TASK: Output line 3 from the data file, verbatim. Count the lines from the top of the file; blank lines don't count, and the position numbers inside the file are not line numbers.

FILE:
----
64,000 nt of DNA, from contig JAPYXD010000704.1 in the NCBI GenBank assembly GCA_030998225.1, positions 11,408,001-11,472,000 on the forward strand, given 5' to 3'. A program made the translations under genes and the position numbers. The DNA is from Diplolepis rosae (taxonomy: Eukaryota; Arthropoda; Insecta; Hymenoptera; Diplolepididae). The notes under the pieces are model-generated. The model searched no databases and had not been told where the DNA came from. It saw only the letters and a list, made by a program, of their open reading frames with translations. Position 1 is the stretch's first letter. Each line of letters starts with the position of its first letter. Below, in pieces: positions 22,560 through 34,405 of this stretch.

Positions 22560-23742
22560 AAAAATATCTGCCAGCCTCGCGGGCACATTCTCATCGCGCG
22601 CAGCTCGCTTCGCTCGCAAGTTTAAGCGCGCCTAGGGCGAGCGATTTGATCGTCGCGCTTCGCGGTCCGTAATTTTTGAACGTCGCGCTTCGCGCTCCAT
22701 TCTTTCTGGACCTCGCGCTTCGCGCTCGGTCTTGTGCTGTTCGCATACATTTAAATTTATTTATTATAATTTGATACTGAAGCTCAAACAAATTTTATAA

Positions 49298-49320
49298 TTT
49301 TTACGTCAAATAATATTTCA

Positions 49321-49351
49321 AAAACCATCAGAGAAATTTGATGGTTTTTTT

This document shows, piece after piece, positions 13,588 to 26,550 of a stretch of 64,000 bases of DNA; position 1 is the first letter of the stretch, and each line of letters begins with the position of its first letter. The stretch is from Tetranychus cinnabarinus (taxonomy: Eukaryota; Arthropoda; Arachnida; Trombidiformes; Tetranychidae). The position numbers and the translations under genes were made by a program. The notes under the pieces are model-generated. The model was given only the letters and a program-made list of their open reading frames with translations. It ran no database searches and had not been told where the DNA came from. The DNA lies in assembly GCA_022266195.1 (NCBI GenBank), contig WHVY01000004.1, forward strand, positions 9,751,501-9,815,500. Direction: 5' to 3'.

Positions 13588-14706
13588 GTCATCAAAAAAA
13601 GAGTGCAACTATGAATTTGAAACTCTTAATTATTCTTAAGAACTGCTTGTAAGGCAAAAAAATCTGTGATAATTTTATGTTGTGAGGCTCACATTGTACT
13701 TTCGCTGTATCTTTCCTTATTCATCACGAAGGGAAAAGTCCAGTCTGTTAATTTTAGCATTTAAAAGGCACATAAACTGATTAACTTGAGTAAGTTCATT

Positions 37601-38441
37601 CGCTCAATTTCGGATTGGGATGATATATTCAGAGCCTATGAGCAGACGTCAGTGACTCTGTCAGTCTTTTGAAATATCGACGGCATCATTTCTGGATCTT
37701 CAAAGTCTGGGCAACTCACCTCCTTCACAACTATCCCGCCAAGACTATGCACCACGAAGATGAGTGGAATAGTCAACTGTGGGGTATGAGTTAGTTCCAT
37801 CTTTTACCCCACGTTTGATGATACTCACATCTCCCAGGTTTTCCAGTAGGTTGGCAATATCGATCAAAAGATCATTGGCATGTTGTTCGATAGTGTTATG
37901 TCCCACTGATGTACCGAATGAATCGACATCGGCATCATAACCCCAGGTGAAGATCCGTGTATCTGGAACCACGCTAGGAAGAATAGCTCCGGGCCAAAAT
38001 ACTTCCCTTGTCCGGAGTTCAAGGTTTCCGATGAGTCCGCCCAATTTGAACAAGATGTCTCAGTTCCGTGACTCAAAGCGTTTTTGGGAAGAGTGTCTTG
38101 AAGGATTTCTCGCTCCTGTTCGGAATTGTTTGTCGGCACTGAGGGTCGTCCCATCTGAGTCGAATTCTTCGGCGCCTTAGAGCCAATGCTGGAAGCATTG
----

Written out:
22560 AAAAATATCTGCCAGCCTCGCGGGCACATTCTCATCGCGCG